The Priorities of Survival are the absolute base requirements to wilderness survival, and they are true anywhere in the world. They are based on the initial Rule of Threes which states that one can survive for…

  • 3 minutes without air
  • 3 hours without shelter (assuming harsh exposure to heat/cold/wind/rain/snow etc.)
  • 3 days without water
  • 3 weeks without food

This Rule of Threes provides us with an order for our base requirements, or Priorities of Survival…

Air – This is such a basic need that little instruction is provided. If someone finds themselves buried in an avalanche or landslide, or underwater the natural instinct is to strive for air immediately. All we advise is to try and avoid getting into a lack of air situation in the first place. Take care if an avalanche or landslide danger is present, avoid confined spaces (holes, caves etc) and water (diving) without appropriate training.

Shelter – To last a night without shelter of some sort is difficult in any climate, and if there is inclement weather, surviving the day can be a trial as well, especially if you or a member of your party is injured. Find an open cave or crevice, build a waterproof bivouac or lean-to…set up your tent or tarp if you have one…and do this as soon as you can. Don’t waste time thinking you may not need it, as soon as you know you are lost, walking is of no further benefit so find an appropriate campsite and make yourself comfortable…you could be in for a long wait.

Fire – Fire not only provides warmth through the inevitably long night, but it also helps keep some critters like mosquitoes away, can purify captured water and act as a signal. Getting fire is paramount to survival for many reasons and should be the first priority after the shelter. The psychological benefit alone is worth ensuring you have a nice toasty fire to keep you safe and warm.

Water – Even if you are lucky (prepared) enough to have a couple of litres of water with you, it’s worth setting up Priorities of Survival Water Filtering Sun & Stars Bushcraft various collection traps, and figuring how to filter and boil with what you have available. Water can take a long time to collect, sometimes at a rate of only a cup a day (assuming you’re not near a stream of sorts) so set up your catching, distillation and transpiration traps as soon as possible to ensure maximum collection…who knows how long it will be until help arrives. Waiting until severe dehydration sets in before trying to find water is not helpful.

Signalling – Most people lost in the bush are found within a week, but they’re only found if the searchers know where they are. Good preparation is paramount here so always have a plan, and tell someone where you’re going and when you’re expecting to be back. If it’s a multi-day trip, leave a copy of your itinerary with a friend or family member so if the worst does happen, the Search and Rescue (SAR)team at least know your plan, which is a good place to start looking. All this information can drastically reduce the time it takes to find you, but the individual on the ground still needs to locate you in thick bush and you could be anywhere, so you have to make yourself visible. Build a fire, use a signalling mirror, whistle, morse code, personal locator beacon…there are all sorts of techniques to make sure you’re as visible as possible to rescuers and once you have the first three priorities sorted, this is your next one, to try and get rescued as soon as possible.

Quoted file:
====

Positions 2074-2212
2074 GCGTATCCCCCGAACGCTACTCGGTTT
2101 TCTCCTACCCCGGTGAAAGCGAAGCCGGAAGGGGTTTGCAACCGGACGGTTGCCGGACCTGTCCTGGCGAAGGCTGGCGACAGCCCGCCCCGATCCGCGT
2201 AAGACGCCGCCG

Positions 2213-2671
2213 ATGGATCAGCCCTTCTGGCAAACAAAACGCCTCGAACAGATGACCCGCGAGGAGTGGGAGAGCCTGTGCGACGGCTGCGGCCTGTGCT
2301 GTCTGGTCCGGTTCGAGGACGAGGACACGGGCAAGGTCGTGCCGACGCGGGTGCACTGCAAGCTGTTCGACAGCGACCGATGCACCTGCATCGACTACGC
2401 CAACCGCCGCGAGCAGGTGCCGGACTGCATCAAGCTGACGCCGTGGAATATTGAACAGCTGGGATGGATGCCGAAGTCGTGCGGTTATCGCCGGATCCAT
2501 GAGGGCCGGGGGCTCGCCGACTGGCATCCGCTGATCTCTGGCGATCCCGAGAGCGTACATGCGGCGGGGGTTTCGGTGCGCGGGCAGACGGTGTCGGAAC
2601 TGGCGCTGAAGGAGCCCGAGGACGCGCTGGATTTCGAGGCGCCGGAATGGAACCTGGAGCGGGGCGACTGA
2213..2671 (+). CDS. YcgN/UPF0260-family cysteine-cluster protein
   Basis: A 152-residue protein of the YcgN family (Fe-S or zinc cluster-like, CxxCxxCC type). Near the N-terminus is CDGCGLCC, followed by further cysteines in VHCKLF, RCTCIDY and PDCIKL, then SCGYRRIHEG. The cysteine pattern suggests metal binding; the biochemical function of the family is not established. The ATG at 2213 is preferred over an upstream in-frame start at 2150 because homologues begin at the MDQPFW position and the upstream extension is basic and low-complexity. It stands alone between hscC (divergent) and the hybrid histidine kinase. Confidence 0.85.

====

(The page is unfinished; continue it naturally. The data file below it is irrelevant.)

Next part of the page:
Food – Most hikers who are lost need never get this far. Sourcing food in the bush is key to long term survival, but it takes much dedication and discipline to do correctly. Some plants are only edible in certain seasons, or stages of their fruiting cycle, some have almost identical impostors that are highly poisonous, and to eat an animal with a disease you are not trained to identify could be fatal. Safe foraging, plant identification, animal trapping, dressing and cooking are all advanced skills that if done wrong can lead to illness or even death. Food is of paramount importance to long term survival and important for any bushcrafter to study, but for your average hiker to survive after getting lost or injured, you’re probably best leaving this one alone. That said, if you frequent the same places often, get to know your local wilderness, learning even just a couple of edible plants and their growing habits should be enough to stretch out that 3 week mark, and build on this foundation as you learn to source all you need from nature itself.

These core priorities of survival help shape not only our mind and training, but also our equipment. Any good Personal Survival Kit (PSK) should be able to cover these requirements. There are often fishing kits included, fire lighting abilities, small knives and cordage for shelter building etc, but if you are choosing or building your own PSK, ask yourself if you could reasonably use the contents to cover the above tasks. If not, then change some of the items or go find a different kit.

One final piece of advice; USE YOUR SURVIVAL KIT. Practice with it, train with it…if you’re lost in the bush or injured, do you want that to be the first time you look at your PSK? When you realise the matches don’t really strike, or the knife is corroded or the blade too small and you don’t know how to use the wire saw. This makes a stressful situation 100 times worse and is very dangerous. Get to know your kit, ensure it’s always full and in good order when you go out, and you’ll always know you have the safety trio; knowledge, technical ability and equipment to fall back on if the unexpected happens.

Stay safe out there, and hopefully you’ll never need to find out how good you are.